Political Violence in Gaza Sparks Fears of Civil War

Escalating violence in Gaza has many Palestinians fearful of an all-out civil war. The fight is between the Palestinian party that previously held power in the government, Fatah, and the party that is now in power, Hamas.

Copyright © 2006 NPR. For personal, noncommercial use only. See Terms of Use. For other uses, prior permission required.

RENEE MONTAGNE, host:

Money isn't the only problem facing Palestinians. Some also fear that fighting between two factions could generate open civil war. It's a conflict between Fatah, the party of President Mahmoud Abbas, which used to run the government; and Hamas, which controls it now.

STEVE INSKEEP, host:

Over the weekend, NPR's Eric Westervelt witnessed the violence in the Gaza Strip.

ERIC WESTERVELT reporting:

Angry Fatah loyalists burning tires, shouting, yelling. And now more police are arriving. Looks like Fatah men.

(Soundbite of gunshots)

INSKEEP: That was the sound last weekend. Eric is back with us today. And has there been more trouble today, Eric?

WESTERVELT: There has. Hamas sources say gunmen from one branch of Fatah kidnapped, pistol-whipped, and then shot three Hamas militants - killing one of them. The three were abducted as they left a mosque this morning, after prayers. And their badly injured bodies were dumped at a gas station. Two of them are expected to survive.

This is just the latest, Steve, in a series of violent confrontations between Fatah and Hamas in Gaza, over the last six days. We've seen running gun battles, as we've just heard. There've been at least two assassination attempts on senior Fatah officials. So, despite some high-level people on both sides saying that they're in contact and working to calm tensions, gunmen on the street you talk to, and many local residents, are certainly on edge. And violence can seem to flare up at any time.

INSKEEP: Would you describe the landscape please? Is this all happening in crowded residential areas?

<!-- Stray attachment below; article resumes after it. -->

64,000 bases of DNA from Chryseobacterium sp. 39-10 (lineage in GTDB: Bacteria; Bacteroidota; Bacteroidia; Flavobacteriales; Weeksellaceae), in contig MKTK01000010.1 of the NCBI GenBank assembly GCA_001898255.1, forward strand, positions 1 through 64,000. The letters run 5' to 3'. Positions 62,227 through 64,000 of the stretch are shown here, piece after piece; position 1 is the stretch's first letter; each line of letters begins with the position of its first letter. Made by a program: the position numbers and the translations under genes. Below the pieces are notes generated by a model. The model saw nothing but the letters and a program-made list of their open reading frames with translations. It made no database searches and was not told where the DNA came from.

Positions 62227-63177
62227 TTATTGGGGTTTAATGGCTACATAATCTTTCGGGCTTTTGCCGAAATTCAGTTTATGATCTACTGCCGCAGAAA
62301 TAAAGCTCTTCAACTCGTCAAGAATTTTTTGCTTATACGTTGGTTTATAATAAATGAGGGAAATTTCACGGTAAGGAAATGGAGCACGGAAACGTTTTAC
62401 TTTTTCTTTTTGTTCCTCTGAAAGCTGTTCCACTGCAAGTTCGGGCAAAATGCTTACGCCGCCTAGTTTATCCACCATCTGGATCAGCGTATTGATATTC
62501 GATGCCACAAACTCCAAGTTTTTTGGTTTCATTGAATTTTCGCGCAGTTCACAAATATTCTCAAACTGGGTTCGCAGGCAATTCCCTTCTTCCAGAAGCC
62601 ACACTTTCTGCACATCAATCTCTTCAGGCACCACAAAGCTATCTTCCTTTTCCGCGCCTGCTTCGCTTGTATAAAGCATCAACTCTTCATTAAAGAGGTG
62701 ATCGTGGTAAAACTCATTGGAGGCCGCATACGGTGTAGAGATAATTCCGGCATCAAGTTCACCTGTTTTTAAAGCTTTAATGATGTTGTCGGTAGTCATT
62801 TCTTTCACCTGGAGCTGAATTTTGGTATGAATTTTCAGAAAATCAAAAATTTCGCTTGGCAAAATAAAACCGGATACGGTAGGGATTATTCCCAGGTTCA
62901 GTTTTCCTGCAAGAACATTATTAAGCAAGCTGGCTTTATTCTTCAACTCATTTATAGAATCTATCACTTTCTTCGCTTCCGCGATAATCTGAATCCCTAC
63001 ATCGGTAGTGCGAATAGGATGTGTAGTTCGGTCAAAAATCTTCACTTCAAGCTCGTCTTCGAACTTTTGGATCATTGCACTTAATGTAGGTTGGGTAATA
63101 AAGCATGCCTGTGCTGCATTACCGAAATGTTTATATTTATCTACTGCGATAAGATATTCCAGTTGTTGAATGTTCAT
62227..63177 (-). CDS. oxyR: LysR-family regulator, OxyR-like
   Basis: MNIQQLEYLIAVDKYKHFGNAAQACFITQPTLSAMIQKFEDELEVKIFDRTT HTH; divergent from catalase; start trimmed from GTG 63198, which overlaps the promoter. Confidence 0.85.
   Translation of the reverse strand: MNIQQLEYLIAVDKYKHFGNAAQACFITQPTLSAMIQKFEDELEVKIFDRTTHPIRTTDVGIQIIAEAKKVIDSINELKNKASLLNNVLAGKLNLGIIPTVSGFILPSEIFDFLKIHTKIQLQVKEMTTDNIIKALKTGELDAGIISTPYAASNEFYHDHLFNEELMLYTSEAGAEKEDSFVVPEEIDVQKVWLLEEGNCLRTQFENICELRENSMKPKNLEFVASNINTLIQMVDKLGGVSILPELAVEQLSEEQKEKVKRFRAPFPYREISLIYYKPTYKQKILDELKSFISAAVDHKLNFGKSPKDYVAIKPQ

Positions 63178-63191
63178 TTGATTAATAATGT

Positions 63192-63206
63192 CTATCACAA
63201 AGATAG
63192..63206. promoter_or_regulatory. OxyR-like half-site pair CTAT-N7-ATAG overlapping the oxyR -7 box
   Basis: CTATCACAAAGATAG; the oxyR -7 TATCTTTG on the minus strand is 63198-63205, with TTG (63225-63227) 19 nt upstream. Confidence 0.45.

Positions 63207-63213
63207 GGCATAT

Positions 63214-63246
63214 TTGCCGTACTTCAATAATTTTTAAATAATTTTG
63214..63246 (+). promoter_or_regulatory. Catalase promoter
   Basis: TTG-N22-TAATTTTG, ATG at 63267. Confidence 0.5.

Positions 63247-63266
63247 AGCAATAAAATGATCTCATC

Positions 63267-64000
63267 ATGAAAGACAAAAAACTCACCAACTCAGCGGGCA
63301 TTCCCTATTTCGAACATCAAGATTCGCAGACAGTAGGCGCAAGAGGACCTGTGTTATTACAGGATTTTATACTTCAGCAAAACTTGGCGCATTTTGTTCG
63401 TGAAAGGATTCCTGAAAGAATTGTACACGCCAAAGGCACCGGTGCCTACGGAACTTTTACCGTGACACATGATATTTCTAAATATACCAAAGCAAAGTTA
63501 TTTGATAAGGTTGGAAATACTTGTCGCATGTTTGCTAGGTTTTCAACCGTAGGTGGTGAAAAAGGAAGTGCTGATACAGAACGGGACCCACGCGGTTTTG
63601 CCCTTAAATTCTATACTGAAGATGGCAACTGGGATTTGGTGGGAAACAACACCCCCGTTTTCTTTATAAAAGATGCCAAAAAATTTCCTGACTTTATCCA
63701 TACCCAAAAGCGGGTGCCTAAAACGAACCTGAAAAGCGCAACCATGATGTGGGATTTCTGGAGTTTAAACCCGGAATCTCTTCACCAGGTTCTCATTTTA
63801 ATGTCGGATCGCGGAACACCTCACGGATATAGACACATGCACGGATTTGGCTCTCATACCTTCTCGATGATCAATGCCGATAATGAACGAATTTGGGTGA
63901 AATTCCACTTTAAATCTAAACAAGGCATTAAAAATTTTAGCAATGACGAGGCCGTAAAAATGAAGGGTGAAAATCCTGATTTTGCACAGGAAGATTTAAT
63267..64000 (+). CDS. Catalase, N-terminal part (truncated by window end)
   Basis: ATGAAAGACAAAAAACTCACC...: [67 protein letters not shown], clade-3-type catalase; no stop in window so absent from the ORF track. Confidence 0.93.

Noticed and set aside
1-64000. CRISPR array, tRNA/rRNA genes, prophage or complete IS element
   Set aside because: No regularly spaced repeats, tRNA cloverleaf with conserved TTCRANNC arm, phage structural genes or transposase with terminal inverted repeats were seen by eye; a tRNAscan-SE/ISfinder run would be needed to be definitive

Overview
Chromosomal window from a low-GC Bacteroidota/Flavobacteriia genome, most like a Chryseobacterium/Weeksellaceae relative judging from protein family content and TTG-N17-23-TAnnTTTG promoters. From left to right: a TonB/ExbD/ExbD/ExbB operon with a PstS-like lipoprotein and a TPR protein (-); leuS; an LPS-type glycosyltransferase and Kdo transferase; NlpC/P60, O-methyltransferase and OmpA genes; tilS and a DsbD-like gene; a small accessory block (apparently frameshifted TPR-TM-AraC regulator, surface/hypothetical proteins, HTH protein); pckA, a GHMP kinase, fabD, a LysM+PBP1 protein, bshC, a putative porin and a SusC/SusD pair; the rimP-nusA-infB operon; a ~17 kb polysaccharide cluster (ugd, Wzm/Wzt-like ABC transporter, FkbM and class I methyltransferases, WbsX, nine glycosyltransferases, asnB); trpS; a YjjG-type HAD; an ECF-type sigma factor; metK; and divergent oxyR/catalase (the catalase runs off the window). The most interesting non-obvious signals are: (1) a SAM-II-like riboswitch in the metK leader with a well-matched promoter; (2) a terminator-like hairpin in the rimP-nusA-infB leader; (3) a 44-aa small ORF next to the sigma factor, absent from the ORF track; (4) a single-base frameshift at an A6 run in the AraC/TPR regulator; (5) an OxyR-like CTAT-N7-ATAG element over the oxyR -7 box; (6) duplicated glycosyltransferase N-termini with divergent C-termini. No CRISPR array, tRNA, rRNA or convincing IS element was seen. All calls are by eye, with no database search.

WESTERVELT: It is, especially in Gaza City. This is a tightly packed urban area. Cement apartment buildings are mixed in with small shops, and some government buildings and schools. I mean, the shootout at the Palestinian Parliament Building, on Monday, had a lot of school children, you know, walking back from class. And it's just amazing more weren't injured, given the amount of gunfire that was going on, over about two-and-a-half, three hours.

INSKEEP: Is this just a conflict about which security forces control the streets?

WESTERVELT: That's been the flashpoint, Steve. But it runs a lot deeper. Fatah, you know, is a more secular group. Its leaders, including President Mahmoud Abbas, advocate peace talks with Israel, and they recognize the Jewish state's right to exist. But the Islamists of Hamas want to put their religious imprint on the political, legal, and social life of many Palestinians. Hamas doesn't recognize Israel, as we know, and continues to advocate violence for what it calls Islamic resistance to Israel.

Although we should note, Hamas hasn't carried out any suicide bombings in more than a year. Adding to the tension, Steve, Fatah is now a pretty divided movement. And many factions, so far, have been unwilling to relinquish power in key ministries in Gaza and the West Bank since the January elections, in which they lost.

INSKEEP: These factions have a meeting coming up over the next couple of days, and I suppose it's worth wondering whether they'll be talking about a settlement with Israel or some kind of settlement with each other.

WESTERVELT: Well, that's right. They were called National Unity Dialogue Talks, and they were expected to focus on the conflict with Israel and the isolation of the new Hamas-led government. But with violent, near-daily street clashes in Gaza, you know, basic issues of power sharing are sure to be a major focus.

INSKEEP: Okay, Eric. Thanks very much.

WESTERVELT: You're welcome.

INSKEEP: That's NPR's Eric Westervelt.

Copyright © 2006 NPR. All rights reserved. No quotes from the materials contained herein may be used in any media without attribution to NPR. This transcript is provided for personal, noncommercial use only, pursuant to our Terms of Use. Any other use requires NPR's prior permission. Visit our permissions page for further information.

NPR transcripts are created on a rush deadline by a contractor for NPR, and accuracy and availability may vary. This text may not be in its final form and may be updated or revised in the future. Please be aware that the authoritative record of NPR's programming is the audio.

Comments

 

Please keep your community civil. All comments must follow the NPR.org Community rules and terms of use, and will be moderated prior to posting. NPR reserves the right to use the comments we receive, in whole or in part, and to use the commenter's name and location, in any medium. See also the Terms of Use, Privacy Policy and Community FAQ.